The American woodcock is a stocky, short-legged, short-necked, robin-sized bird, colored in shades of brown, tan and black. It is found summering east from the Mississippi River basin to southern Canada. When the ground is frozen, northern-most woodcock migrate south and winter in the Gulf States.

Woodcock probe into soft, wet soil for earthworms and grubs with their long bills. Large, dark eyes are set high and far aft on the head, allowing them to see almost entirely backwards, keeping alert for predators while feeding. The ears are positioned in front of the eyes, perhaps to hear faint earthworm sounds underfoot. All these peculiar adaptations have earned the woodcock an assortment of names befitting its oddities including, “timberdoodle,” “bog sucker,” “mud bat” and “big eyes.”

The woodcock’s preferred breeding habitat is in wet, open to brushy areas near deciduous woodlands. It nests on the ground laying 2 to 6 camouflaged eggs in a depression of leaves. The young are born precocial or, unlike most songbirds, fully feathered and ready to walk about minutes after they hatch.

Considered a game bird, the woodcock is the nemesis of many a hunter. It sits very tight to the ground and is difficult to flush. When it does take off, it zig-zags through the trees making a startling whistling noise. An interesting historical note is that the cocker spaniel was specifically bred to hunt the woodcock, hence the dog’s name.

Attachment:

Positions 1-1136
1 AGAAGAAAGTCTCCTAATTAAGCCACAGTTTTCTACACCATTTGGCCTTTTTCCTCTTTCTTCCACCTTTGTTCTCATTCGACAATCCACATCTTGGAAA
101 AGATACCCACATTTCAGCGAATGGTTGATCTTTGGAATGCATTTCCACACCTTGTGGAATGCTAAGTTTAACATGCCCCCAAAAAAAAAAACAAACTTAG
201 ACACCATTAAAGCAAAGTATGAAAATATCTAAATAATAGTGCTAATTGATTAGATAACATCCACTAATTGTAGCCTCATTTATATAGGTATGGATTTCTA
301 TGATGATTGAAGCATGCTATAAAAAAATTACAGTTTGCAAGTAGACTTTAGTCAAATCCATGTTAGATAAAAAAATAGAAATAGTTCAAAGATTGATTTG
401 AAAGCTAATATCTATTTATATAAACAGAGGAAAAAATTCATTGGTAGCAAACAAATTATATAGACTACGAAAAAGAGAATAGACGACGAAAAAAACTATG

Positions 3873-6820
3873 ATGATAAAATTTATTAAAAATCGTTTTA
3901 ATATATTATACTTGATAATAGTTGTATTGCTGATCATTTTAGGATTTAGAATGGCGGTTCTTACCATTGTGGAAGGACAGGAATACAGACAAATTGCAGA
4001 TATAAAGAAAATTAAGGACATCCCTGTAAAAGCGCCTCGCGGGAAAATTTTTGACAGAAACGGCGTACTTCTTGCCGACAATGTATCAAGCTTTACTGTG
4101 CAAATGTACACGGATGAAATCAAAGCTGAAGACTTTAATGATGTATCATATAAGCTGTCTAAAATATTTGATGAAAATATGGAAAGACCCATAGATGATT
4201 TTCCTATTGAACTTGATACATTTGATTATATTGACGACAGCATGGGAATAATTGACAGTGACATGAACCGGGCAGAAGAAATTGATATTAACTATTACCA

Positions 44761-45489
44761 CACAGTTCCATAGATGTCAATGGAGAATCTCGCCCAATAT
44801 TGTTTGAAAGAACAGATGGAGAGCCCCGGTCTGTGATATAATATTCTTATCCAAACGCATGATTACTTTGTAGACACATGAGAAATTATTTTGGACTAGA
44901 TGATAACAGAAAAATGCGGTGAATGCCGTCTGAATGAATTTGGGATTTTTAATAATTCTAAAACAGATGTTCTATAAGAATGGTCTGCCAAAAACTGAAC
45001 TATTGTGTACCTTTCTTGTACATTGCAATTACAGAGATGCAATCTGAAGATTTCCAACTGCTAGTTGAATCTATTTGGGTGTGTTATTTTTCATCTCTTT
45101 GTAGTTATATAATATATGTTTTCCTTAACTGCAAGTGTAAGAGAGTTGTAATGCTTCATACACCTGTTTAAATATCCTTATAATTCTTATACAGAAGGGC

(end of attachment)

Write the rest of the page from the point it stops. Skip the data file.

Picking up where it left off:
The male woodcock is best known for its unique nuptial flight in late winter – early spring. An area where this ritual is happening is often referred to as a “singing field”. At sundown and sunup, when it is almost too dark to see, the male woodcock starts its “peenting call”. While calling, he struts around in circles waiting for a female to appear on the scene. After a few minutes, he takes off making a whistling or sometimes, clacking sound. Up and up he goes, making steeper and smaller spirals until he is only a speck in the sky. While this is happening, the bird’s flight feathers make a twittering noise that sound more like high-pitched chirps. He then begins a dizzying dive that tumbles him back to earth, returning on or near the same spot he launched his flight. After a short silence, the performance is repeated all over again. This aerial show lasts for thirty minutes to an hour and then the bird becomes silent, waiting for the next dawn or dusk to begin again (although, on bright moonlit nights, the dance may go on longer).

At Fairview Farm, woodcock have been known to arrive in late February. At twilight, on the first warm, windless evening, when you can smell the damp earth and the sky is light, stand quietly on the edge of an open field. Listen for the male’s nasal “peent” and position yourself east of him so you can watch his flight against the sunset. Hold still while he is strutting and peenting, but the moment you hear his clacking and whistling flight, move in closer to the spot where you heard him. These lovesick males are so involved in their courtship ritual, that if you stand motionless in the fading light, you can literally observe closeup the antics of the normally evasive woodcock. It is an unforgettable experience for young and old alike and warm spring evenings will forever hold a new meaning.